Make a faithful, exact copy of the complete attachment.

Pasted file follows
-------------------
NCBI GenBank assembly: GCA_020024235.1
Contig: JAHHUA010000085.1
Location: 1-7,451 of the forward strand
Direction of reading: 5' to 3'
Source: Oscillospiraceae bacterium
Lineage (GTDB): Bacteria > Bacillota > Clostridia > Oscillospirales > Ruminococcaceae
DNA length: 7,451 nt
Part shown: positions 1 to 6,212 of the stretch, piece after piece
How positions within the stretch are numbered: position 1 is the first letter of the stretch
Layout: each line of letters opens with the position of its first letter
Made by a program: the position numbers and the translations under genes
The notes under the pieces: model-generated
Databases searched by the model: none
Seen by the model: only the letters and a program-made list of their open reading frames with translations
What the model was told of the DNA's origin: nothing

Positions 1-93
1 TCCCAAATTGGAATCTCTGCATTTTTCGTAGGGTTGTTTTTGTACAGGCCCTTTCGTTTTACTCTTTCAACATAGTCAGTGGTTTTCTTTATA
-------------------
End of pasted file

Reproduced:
NCBI GenBank assembly: GCA_020024235.1
Contig: JAHHUA010000085.1
Location: 1-7,451 of the forward strand
Direction of reading: 5' to 3'
Source: Oscillospiraceae bacterium
Lineage (GTDB): Bacteria > Bacillota > Clostridia > Oscillospirales > Ruminococcaceae
DNA length: 7,451 nt
Part shown: positions 1 to 6,212 of the stretch, piece after piece
How positions within the stretch are numbered: position 1 is the first letter of the stretch
Layout: each line of letters opens with the position of its first letter
Made by a program: the position numbers and the translations under genes
The notes under the pieces: model-generated
Databases searched by the model: none
Seen by the model: only the letters and a program-made list of their open reading frames with translations
What the model was told of the DNA's origin: nothing

Positions 1-93
1 TCCCAAATTGGAATCTCTGCATTTTTCGTAGGGTTGTTTTTGTACAGGCCCTTTCGTTTTACTCTTTCAACATAGTCAGTGGTTTTCTTTATA